By the end of this course:
-Students will have acquired the necessary knowledge that will allow them to process basic sociolinguistic patterns, the factors that cause them as well as their social consequences.
-They will be able to process the linguistic product in relation to the person that produces it and the conditions in which it is produced.
-They will be able to analyze the explicit and implicit meanings of the utterances depending on the time, place, social status, role of the speakers, the objective of the interaction and the linguistic and extra-linguistic context in which they are uttered.
Course Content (Syllabus)
The first part of the course deals with basic principles, issues and research concerning the relationship between society and language. Specifically, sociolinguistics focuses on the social dimension of language as it examines linguistic diversity in relation to the social, political and ideological phenomena. The relationship of sociolinguistics with other related disciplines is studied, as well as phenomena of linguistic diversity and their relationship with various social factors. Therefore, the course studies issues of language change and geographical diversification of languages; the relationship of language to nation, state and national groups; the social dimensions of class, gender and age, language varieties formed according to context and social interaction, phenomena resulting from the coexistence and contact of languages (bilingualism, social diglossia), etc.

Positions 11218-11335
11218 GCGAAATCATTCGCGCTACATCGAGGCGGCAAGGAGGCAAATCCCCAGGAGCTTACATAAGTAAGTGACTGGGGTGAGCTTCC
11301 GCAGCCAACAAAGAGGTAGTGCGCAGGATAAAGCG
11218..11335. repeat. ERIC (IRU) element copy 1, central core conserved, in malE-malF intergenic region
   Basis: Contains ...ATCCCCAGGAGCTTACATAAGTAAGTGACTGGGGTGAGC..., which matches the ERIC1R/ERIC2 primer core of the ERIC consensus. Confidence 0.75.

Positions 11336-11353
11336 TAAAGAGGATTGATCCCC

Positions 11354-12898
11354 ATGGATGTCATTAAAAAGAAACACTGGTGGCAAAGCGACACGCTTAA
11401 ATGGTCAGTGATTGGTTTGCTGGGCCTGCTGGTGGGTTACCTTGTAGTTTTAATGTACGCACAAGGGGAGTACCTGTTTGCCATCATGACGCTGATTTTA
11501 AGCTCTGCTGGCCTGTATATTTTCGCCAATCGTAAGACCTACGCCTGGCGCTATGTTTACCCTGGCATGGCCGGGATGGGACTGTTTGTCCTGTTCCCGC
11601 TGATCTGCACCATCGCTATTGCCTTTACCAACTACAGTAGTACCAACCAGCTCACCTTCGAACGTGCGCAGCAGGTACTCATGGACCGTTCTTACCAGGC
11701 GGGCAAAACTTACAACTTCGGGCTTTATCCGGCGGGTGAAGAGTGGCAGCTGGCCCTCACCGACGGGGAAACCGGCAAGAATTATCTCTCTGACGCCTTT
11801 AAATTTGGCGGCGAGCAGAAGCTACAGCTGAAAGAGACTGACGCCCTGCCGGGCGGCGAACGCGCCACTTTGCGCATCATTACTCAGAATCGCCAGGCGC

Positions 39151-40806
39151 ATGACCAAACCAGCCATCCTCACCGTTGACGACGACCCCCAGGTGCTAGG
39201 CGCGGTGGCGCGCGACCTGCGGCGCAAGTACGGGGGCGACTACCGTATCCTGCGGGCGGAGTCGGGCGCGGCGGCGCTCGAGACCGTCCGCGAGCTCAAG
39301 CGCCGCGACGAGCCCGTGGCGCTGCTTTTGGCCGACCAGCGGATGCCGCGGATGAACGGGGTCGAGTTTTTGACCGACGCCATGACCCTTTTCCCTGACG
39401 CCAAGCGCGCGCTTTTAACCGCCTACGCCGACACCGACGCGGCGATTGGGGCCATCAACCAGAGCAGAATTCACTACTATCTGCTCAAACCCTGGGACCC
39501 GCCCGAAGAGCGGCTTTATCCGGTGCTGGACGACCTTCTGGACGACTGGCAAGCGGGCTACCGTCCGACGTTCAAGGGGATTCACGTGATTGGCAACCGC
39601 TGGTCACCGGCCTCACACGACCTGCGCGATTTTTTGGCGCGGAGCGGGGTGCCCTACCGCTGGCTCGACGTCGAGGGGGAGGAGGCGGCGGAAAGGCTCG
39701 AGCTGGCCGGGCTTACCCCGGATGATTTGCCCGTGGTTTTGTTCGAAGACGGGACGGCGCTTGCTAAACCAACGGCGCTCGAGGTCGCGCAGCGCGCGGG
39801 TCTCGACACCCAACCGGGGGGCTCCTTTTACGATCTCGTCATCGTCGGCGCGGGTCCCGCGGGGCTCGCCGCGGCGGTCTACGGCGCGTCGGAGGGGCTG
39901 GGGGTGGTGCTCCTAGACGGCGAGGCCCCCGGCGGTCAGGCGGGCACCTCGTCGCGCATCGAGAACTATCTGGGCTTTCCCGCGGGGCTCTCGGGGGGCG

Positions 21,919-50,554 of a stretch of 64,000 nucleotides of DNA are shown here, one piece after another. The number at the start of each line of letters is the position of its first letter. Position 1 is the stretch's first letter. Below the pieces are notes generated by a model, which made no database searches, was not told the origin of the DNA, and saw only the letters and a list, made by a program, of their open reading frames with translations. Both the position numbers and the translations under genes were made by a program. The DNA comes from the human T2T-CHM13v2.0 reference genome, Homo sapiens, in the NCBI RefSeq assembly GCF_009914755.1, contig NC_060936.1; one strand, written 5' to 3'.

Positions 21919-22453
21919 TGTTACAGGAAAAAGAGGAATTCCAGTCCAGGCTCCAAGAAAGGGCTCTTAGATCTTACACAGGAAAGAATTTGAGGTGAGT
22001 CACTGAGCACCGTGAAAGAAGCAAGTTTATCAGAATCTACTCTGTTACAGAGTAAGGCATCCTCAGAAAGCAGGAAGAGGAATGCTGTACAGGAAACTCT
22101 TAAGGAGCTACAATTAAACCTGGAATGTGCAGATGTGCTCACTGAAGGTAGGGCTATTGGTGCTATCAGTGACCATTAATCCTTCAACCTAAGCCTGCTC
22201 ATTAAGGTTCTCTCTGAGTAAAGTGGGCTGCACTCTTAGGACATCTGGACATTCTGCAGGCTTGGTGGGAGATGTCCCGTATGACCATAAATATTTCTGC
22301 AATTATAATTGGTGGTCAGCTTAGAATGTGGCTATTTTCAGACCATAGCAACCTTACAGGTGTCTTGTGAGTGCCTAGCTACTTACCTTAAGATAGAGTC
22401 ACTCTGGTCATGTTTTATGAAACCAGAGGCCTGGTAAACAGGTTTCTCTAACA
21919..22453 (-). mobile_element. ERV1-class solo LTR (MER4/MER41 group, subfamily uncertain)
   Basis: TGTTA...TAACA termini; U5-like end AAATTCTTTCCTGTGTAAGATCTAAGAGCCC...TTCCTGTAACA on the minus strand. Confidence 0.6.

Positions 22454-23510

The second part of the course deals with the study of how in communication is transmitted more than what it is said. Pragmatics focuses on the analysis of what people really mean with their utterances despite what the words or expressions used in these utterances might mean themselves.
Sociolinguistics, speakers’ characteristics, linguistic variation, language contact, language and society, pragmatics, deixis, conversational implicature, cooperative principle